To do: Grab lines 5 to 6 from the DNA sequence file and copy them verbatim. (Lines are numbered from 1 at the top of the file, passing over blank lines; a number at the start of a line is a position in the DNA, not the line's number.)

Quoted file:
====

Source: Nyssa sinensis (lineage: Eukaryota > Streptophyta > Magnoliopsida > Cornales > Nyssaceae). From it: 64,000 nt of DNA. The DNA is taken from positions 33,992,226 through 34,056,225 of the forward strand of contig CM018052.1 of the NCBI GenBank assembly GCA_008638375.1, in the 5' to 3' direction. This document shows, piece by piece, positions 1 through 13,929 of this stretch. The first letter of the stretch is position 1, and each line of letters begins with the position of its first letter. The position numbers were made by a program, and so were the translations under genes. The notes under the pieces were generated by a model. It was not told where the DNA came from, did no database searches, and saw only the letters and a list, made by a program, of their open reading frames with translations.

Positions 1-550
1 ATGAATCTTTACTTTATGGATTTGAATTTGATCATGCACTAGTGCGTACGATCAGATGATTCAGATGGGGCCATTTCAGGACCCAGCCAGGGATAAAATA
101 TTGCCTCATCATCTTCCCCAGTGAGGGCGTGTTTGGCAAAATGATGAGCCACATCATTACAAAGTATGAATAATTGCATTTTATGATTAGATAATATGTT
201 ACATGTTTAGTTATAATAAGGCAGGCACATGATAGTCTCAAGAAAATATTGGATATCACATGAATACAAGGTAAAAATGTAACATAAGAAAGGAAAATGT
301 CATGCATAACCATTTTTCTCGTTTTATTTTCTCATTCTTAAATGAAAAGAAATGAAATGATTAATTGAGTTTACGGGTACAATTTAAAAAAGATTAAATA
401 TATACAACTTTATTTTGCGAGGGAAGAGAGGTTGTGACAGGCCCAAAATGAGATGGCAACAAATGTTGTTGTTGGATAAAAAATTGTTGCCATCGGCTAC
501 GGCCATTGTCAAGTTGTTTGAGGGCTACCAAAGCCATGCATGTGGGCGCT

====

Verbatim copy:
201 ACATGTTTAGTTATAATAAGGCAGGCACATGATAGTCTCAAGAAAATATTGGATATCACATGAATACAAGGTAAAAATGTAACATAAGAAAGGAAAATGT
301 CATGCATAACCATTTTTCTCGTTTTATTTTCTCATTCTTAAATGAAAAGAAATGAAATGATTAATTGAGTTTACGGGTACAATTTAAAAAAGATTAAATA